Name of breed: Irish Draught
Country of origin: Ireland
Breed origin: The history of the Irish Draught dates back many hundreds of years to a time when Ireland and Spain were regular traders, swapping goods such as wool, butter, wine, and horses. In the 16th century, the Spanish brought horses with Iberian (today’s Andalusian and Lusitano) and Barb bloodlines to Ireland. These were crossed with the now-extinct Irish Hobby breed and Norman horses to create a strong, big-boned, elegant horse. The resulting breed was used for farm work, riding, hunting and driving, and was famed for its soundness and gentle nature. Irish Draughts could work for their families every day of the year while surviving on grass, gorse, and on any turnips, oats and bran left over from the cattle feed.
As with many heavier breeds, the Irish Draught was almost lost after the advent of modern machinery rendered it unnecessary in the farming and transport industries. However, the Irish are passionate about their native breeds and in 1976, a small group of breeders established the Irish Draught Horse Society to protect and promote the breed. In the decades since, the Irish Draught has found a new talent: producing supreme sport horses. When crossed with lighter breeds, the offspring of Irish Draughts excel at jumping, dressage, cross country and eventing. They inherit the Irish Draught’s bone, substance, and sensible temperament, while remaining athletic and elegant. The Irish Sport Horse (Irish Draught x Thoroughbred or warmblood) is one of the most popular all-rounder sport horse breeds across the world.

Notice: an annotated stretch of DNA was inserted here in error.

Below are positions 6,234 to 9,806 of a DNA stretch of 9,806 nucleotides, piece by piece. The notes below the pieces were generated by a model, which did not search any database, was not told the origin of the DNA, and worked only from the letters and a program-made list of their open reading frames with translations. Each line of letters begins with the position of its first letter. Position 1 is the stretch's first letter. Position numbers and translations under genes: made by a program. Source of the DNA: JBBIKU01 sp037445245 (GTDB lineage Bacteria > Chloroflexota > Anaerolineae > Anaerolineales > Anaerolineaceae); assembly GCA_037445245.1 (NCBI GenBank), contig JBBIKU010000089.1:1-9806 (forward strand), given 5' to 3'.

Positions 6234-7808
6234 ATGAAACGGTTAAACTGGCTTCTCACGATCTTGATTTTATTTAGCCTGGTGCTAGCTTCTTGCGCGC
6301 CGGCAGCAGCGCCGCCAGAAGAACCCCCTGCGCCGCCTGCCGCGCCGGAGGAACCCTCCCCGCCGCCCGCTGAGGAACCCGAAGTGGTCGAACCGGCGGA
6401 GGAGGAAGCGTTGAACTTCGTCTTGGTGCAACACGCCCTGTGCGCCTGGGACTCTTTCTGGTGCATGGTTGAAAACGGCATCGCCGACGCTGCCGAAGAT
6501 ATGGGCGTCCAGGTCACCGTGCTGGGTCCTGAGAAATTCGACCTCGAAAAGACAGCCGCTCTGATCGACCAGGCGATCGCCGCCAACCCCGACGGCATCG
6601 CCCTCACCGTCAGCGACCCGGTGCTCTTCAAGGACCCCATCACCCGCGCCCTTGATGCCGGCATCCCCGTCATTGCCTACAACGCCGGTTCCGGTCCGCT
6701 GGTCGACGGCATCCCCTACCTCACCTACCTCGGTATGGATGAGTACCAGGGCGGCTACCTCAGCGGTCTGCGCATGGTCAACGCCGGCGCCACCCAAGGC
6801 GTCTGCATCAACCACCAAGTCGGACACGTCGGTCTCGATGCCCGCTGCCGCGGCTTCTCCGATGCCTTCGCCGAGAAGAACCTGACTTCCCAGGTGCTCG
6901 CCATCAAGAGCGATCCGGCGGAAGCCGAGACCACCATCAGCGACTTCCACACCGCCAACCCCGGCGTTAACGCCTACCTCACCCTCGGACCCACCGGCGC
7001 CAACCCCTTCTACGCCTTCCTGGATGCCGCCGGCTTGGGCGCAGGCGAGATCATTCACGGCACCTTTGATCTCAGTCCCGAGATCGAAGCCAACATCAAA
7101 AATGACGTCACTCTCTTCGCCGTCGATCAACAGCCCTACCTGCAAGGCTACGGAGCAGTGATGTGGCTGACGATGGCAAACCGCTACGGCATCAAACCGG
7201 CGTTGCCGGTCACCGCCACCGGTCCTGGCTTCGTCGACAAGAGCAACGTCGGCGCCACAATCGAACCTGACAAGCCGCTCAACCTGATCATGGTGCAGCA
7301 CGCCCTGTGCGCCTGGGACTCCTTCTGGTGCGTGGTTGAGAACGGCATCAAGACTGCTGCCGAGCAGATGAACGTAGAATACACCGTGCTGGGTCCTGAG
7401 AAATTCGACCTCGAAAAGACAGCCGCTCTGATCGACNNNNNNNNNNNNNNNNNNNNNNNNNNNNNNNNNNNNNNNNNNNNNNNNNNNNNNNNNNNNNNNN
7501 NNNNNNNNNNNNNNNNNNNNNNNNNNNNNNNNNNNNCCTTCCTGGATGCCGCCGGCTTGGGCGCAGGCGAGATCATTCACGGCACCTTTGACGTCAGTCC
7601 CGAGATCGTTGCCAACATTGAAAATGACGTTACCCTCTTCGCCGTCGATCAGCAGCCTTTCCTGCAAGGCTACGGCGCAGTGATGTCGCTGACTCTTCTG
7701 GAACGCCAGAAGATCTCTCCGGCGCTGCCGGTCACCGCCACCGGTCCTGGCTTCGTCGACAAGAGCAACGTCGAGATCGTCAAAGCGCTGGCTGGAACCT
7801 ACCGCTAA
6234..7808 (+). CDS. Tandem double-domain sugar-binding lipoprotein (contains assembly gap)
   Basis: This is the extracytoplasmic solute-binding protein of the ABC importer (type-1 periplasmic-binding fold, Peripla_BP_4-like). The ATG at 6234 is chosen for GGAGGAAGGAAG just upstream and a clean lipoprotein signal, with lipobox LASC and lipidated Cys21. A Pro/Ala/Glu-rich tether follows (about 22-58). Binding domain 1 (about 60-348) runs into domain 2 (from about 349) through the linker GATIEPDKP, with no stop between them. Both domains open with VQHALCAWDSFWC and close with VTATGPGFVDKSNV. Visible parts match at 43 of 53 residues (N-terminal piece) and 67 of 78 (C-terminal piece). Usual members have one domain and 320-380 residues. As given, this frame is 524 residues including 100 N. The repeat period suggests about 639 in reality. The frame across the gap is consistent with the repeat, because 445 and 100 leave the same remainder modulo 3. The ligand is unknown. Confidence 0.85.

The catch is that purebred Irish Draught is still on the Rare Breeds Survival Trust’s rare breeds list, as the popularity of the Irish Sport Horse has led to a decrease in the number of pure Irish Draughts.
Distinguishing features: The Irish Draught is a versatile, powerful and athletic horse displaying great substance and overall quality. It has a pleasant head, good bone, strong back and quarters, deep girth, well sprung ribs, short and strong shins, long, sloping croup and a proud, high-set neck. Any ‘strong whole colour’ is acceptable, including bay, grey, chestnut, black, brown and buckskin. Most Irish Draughts stand between 15.2 and 16.3 hands high. Their action is straight and free, with an active, powerful stride. The breed is known for its inherent soundness, robust constitution and gentle, willing nature.
Modern day Irish Draught: The Irish Draught is now commonly used for both pleasure riding and competition, excelling at a range of disciplines and proving an enjoyable mount for everyone from beginner riders to professional competitors. It is often used to produce Irish Sport Horses, which inherit many of the Irish Draught’s best traits and can perform at the highest level in show jumping and eventing.